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Python and Its Tightening Grip in Finance

Kamran Khan, CFA

Introducing Python

The term “Python” has been coming up more and more in professional discussions lately, leaving many to wonder what all the hype is about. In response to those left wondering, Python is a programming language that is rapidly gaining general popularity, and has particular applications within the financial community.


The number of queries for Python has tripled over the past decade, while those for other major programming languages have been flat or declining.  Python is so popular that a July 2018 Economist article highlighted that, in 2017, American Google searches for Python outnumbered searches for Kim Kardashian. The TIOBE Programming Community Index, a measure of the popularity of programming languages maintained by the TIOBE Company in the Netherlands, shows that Python has grown so much in popularity that it currently ranks third in the Index, behind C (first) and Java (second).

But, despite the explosion in Python’s popularity in recent years—along with the rapidly growing need for better data science tools—Python is not a new language: it has, in fact, been around for over 30 years.

Python was created in 1989 by Guido van Rossum, a Dutch computer scientist. Frustrated by the inadequacies of existing programming languages, Van Rossum decided to create a new programming language—one that would be easy-to-use yet powerful. He wanted to emphasize code readability and a syntax that required fewer lines of code, and—importantly—he wanted it to be open source, so anyone could contribute to its development.

Most people assume that van Rossum named Python after the snake; even the logo of the Python programming language contains an image of two snakes. In fact, he named it after the BBC TV show as a big fan of Monty Python’s Flying Circus, and Monty Python references show up in various forms within the Python community.

Simple yet powerful

Python’s main advantages are its simplicity and flexibility, which have helped fuel its growing user base. It is a beginner-friendly language that can handle a large range of tasks.

Unlike some programming languages, which overwhelm users with parentheses, brackets, braces, commas, and colons, Python’s simplicity can be seen in the syntax. Python code is simpler, concise, and resembles the English language. It also offers elegant one-line solutions as an alternative to what takes a whole block of code in other languages.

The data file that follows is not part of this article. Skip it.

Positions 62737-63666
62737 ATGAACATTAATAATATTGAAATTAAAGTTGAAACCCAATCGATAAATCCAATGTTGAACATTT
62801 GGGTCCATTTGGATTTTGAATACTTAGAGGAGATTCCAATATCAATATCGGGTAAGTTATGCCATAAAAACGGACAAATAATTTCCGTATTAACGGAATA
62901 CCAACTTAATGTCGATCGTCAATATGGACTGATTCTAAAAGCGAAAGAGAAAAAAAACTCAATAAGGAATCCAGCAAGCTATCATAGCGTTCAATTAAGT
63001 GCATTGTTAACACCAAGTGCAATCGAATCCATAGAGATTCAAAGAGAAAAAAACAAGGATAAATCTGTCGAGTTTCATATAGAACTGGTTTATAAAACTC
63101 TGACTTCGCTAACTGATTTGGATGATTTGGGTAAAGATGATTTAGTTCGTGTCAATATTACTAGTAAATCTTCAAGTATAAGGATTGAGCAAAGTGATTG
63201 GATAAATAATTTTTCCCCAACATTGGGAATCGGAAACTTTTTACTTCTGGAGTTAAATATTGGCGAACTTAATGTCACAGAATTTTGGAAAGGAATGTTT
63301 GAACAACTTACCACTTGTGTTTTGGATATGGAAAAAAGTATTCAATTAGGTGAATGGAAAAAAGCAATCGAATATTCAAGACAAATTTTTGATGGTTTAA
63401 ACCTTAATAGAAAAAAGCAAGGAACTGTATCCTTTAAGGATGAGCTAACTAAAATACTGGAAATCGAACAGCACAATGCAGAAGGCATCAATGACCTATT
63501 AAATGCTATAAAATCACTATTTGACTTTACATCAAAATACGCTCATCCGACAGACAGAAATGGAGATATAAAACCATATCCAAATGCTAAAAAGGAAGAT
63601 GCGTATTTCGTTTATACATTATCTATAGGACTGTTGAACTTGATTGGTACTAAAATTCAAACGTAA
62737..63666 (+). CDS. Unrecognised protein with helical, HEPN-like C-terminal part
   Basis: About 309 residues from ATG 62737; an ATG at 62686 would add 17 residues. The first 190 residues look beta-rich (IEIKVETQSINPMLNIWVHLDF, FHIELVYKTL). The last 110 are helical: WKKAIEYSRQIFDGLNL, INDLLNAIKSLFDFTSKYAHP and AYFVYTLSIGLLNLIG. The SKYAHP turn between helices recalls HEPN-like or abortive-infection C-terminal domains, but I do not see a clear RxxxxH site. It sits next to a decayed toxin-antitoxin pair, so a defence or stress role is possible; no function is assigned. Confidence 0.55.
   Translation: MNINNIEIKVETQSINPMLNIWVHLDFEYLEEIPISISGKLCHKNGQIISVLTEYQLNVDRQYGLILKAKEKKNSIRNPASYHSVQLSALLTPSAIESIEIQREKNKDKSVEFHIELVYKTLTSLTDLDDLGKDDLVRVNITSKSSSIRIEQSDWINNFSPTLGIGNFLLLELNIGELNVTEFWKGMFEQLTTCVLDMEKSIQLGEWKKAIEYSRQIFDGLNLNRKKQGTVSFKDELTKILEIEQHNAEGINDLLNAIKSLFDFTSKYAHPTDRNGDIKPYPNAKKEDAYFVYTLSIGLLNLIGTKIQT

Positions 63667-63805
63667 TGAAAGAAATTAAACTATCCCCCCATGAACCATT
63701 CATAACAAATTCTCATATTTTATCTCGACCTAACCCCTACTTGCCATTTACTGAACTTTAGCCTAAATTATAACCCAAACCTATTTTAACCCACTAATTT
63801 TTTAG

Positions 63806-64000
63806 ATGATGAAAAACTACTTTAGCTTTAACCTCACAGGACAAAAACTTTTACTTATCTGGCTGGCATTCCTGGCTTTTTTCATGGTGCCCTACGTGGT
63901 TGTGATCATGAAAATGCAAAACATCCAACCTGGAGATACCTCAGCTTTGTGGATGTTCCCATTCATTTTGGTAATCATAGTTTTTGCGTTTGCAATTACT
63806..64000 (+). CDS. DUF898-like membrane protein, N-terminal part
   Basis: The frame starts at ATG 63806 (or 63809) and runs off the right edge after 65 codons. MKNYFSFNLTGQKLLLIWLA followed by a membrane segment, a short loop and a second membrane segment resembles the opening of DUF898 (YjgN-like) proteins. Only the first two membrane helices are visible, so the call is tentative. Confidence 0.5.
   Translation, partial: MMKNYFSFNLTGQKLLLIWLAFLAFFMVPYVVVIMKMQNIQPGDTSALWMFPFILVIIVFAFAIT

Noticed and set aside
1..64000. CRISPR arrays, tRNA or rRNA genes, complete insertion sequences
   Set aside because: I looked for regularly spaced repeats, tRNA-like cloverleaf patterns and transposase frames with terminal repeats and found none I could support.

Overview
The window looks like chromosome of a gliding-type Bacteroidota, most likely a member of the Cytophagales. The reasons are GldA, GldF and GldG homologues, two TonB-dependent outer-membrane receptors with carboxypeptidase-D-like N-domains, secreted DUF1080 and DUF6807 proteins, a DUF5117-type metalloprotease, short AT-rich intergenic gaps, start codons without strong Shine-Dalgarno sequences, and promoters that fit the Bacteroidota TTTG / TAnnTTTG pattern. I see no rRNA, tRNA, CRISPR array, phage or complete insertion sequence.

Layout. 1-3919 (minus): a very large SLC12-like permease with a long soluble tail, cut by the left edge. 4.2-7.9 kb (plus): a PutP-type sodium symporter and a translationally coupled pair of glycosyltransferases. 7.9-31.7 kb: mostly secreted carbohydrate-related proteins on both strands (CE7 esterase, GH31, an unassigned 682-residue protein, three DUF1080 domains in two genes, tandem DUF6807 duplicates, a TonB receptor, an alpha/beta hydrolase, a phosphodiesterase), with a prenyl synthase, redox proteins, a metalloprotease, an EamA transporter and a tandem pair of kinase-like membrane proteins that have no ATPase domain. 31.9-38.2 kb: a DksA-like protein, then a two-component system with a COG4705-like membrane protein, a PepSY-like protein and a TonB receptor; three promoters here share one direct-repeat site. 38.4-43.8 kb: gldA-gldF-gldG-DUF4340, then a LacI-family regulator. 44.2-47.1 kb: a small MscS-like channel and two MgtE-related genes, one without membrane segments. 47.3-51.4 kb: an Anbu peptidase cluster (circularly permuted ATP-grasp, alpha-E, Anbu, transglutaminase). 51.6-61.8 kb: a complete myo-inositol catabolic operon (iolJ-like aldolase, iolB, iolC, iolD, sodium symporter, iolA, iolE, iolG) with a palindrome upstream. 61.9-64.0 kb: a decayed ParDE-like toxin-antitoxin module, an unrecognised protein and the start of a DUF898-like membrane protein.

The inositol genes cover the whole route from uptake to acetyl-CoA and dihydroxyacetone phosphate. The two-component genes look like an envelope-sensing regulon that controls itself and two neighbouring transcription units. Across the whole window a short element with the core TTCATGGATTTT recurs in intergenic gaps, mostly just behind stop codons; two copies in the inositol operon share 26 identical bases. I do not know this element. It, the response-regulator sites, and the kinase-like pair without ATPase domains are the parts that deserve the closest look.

The following statements illustrate how you would print Hello, World! in Java, C, and Python.


class HelloWorld

  public static void main(String[] args)


   System.out.println("Hello, World!");





#include <stdio.h>

int main(void)


  printf("Hello, World!\n");

  return 0;




print('Hello, World!')

Python is a general-purpose coding language, which means it can be used by different people to carry out a variety of tasks in many fields. It is used by software engineers, developers, mathematicians, scientists, data analysts, and accountants: even kids can use it.

Python is used in web development and game development, and can be used to create desktop or mobile applications. It is fantastic at automating routine and/or time-consuming tasks. As a web-scraping tool, Python allows you to extract large amounts of data from websites and is a favourite tool for people involved in machine learning and artificial intelligence. In fields that involve managing large amounts of data, like Finance, Python is commonly used for data gathering and manipulation, as well as for data analysis and visualization.

Given all these capabilities, Python’s appeal goes beyond the tech community, and many of those studying Python are looking to acquire skills that will help them in non-technical roles. Marketers may use Python’s data science capabilities to measure the effectiveness of campaigns, for example, and journalists can use Python code for research by scraping the web for data.

With Python’s usefulness extending into many different fields, it is not surprising that many career sites have reported a significant increase in listings mentioning Python in the job description.

Python for finance professionals

There is a growing demand for Python across the finance industry as the programming language is being used more and more by researchers, analysts, and traders. Some financial firms have even incorporated Python into their training and continuing education programs.